For 17 years Charlotte Gill worked as a tree-planter in clear cuts across Canada.
Her bestselling memoir, Eating Dirt: Deep Forest, Big Timber and Life with the Tree-planting Tribe, journeys through B.C.’s coastal rainforests in exploration of the wild and solitary lives of professional silvicultural workers. This Vancouver Island story is a slice of tree-planting life in all its soggy, gritty exuberance as well as a look at the role that conifer plantations play in the logging industry.
Can tree farms replace original forest ecosystems, which contain some of the world’s largest organisms, our slowest-growing “renewable” resource?
Gill will give a slideshow and reading from her book Eating Dirt on Feb. 3, from 1-3 p.m. at the Museum at Campbell River. A book signing will follow the presentation.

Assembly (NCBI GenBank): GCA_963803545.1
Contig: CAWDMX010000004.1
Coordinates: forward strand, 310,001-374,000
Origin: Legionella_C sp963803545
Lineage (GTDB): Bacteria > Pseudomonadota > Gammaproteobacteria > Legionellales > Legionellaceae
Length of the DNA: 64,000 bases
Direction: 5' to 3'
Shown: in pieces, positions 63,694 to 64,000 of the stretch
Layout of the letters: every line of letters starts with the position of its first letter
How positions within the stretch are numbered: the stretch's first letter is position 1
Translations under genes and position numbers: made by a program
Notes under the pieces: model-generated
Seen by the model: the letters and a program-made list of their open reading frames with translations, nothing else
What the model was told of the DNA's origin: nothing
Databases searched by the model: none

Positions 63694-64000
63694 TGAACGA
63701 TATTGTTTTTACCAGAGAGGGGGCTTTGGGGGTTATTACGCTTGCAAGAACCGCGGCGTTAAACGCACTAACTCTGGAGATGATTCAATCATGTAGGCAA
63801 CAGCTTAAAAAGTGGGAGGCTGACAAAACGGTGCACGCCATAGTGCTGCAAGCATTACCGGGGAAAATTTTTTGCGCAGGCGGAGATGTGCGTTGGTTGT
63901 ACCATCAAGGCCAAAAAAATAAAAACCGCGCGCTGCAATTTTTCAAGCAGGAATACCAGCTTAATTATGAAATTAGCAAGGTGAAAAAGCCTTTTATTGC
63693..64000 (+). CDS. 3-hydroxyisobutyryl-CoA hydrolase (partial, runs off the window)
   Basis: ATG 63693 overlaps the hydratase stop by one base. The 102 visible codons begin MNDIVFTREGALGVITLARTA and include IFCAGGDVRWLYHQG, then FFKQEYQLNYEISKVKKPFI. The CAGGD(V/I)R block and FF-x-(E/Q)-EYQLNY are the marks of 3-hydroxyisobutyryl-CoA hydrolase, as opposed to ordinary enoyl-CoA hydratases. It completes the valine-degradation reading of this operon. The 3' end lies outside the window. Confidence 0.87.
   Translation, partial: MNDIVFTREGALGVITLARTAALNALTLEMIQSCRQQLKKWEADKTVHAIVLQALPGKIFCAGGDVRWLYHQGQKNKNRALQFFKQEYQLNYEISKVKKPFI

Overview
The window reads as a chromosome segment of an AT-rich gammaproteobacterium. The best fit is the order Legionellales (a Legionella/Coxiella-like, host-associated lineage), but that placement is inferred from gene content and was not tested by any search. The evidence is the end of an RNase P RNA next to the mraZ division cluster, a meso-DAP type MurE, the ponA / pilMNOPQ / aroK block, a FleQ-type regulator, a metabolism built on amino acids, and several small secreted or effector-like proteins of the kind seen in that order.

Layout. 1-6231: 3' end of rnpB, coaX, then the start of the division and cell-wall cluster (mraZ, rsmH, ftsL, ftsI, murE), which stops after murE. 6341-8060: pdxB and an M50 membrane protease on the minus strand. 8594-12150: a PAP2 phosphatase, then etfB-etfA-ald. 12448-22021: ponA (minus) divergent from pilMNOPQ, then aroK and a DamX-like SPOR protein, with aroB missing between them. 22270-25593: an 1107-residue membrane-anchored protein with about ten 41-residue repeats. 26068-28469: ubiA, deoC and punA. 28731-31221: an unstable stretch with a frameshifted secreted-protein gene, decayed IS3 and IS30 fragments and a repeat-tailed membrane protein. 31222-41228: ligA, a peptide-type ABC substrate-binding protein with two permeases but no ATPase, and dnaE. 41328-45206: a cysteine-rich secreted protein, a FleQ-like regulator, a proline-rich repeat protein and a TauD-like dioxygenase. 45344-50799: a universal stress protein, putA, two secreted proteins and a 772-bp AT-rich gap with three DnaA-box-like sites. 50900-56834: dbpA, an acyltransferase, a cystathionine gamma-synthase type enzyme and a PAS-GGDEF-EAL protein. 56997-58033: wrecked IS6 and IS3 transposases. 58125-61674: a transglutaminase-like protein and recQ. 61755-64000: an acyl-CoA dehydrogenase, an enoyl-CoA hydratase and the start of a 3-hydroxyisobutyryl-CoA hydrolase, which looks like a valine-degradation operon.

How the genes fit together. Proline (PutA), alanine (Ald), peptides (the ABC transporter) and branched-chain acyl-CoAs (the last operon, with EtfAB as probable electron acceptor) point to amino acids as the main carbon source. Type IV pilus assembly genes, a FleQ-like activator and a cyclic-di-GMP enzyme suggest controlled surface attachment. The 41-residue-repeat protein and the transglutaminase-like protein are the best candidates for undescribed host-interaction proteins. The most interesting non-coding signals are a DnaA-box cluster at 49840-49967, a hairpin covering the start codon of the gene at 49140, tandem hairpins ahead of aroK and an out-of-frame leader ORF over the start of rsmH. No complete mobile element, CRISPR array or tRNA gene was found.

Gill’s tree-planting book was nominated for the Hilary Weston Writers’ Trust Prize, the Charles Taylor Prize, and two B.C. Book Prizes.
It won the 2012 B.C. National Award for Canadian Non-Fiction. Her previous book, Ladykiller, was a finalist for the Governor General’s Literary Award and winner of the B.C. Book Prize for fiction.
Her work has appeared in Best Canadian Stories, The Journey Prize Stories, and many magazines. Gill teaches creative writing at UBC and the Banff Centre.
She is this year’s Haig-Brown Writer-in-Residence. Call the Museum at 250-287-3103 to register.
The cost for the talk is $5.